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Development. 1995 Aug;121(8):2537-47.

Distribution of Sonic hedgehog peptides in the developing chick and mouse embryo.

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Department of Molecular and Cellular Biology, Harvard University, Cambridge, MA 02138, USA.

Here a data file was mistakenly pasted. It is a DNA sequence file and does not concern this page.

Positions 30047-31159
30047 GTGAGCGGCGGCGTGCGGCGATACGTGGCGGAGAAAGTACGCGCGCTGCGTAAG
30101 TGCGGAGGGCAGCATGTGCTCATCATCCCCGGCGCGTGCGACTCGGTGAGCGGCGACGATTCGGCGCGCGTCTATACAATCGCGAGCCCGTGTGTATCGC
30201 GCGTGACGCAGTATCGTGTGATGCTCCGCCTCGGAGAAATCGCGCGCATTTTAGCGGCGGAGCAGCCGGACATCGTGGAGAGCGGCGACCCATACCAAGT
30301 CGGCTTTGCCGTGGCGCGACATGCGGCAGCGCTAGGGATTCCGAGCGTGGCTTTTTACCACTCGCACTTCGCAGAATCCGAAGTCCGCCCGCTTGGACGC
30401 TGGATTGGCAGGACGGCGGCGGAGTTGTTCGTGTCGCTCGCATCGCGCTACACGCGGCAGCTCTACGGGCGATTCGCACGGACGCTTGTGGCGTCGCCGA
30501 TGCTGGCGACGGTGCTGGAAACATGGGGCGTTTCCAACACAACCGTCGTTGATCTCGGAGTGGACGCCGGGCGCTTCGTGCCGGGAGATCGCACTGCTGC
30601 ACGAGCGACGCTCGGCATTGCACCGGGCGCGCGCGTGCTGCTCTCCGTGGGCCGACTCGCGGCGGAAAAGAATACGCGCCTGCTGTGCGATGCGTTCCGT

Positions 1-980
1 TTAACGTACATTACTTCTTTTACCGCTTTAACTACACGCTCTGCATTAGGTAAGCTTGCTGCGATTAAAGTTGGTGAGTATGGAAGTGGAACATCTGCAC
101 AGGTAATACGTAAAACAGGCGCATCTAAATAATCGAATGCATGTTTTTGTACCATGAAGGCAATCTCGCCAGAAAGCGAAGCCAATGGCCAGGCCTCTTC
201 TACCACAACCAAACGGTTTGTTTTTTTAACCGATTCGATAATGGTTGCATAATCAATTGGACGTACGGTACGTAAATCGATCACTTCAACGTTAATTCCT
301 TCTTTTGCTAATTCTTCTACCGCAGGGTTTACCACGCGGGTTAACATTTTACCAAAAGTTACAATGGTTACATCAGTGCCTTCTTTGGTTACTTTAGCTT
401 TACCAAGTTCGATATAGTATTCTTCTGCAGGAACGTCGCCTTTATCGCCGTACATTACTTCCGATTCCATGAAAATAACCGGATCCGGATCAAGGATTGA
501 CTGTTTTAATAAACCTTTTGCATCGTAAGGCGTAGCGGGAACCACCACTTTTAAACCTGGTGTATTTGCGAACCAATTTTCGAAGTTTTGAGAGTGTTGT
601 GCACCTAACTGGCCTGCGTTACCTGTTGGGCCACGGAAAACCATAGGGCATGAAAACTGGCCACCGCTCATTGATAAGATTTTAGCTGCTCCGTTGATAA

Sonic hedgehog (Shh) encodes a signal that is implicated in both short- and long-range interactions that pattern the vertebrate central nervous system (CNS), somite and limb. Studies in vitro indicate that Shh protein undergoes an internal cleavage to generate two secreted peptides. We have investigated the distribution of Shh peptides with respect to these patterning events using peptide-specific antibodies. Immunostaining of chick and mouse embryos indicates that Shh peptides are expressed in the notochord, floor plate and posterior mesenchyme of the limb at the appropriate times for their postulated patterning functions. The amino peptide that is implicated in intercellular signaling is secreted but remains tightly associated with expressing cells. The distribution of peptides in the ventral CNS is polarized with the highest levels of protein accumulating towards the luminal surface. Interestingly, Shh expression extends beyond the floor plate, into ventrolateral regions from which some motor neuron precursors are emerging. In the limb bud, peptides are restricted to a small region of posterior-distal mesenchyme in close association with the apical ectodermal ridge; a region that extends 50-75 microns along the anterior-posterior axis. Temporal expression of Shh peptides is consistent with induction of sclerotome in somites and floor plate and motor neurons in the CNS, as well as the regulation of anterior-posterior polarity in the limb. However, we can find no direct evidence for long-range diffusion of the 19 x 10(3) Mr peptide which is thought to mediate both short- and long-range cell interactions. Thus, either long-range signaling is mediated indirectly by the activation of other signals, or alternatively the low levels of diffusing peptide are undetectable using available techniques.

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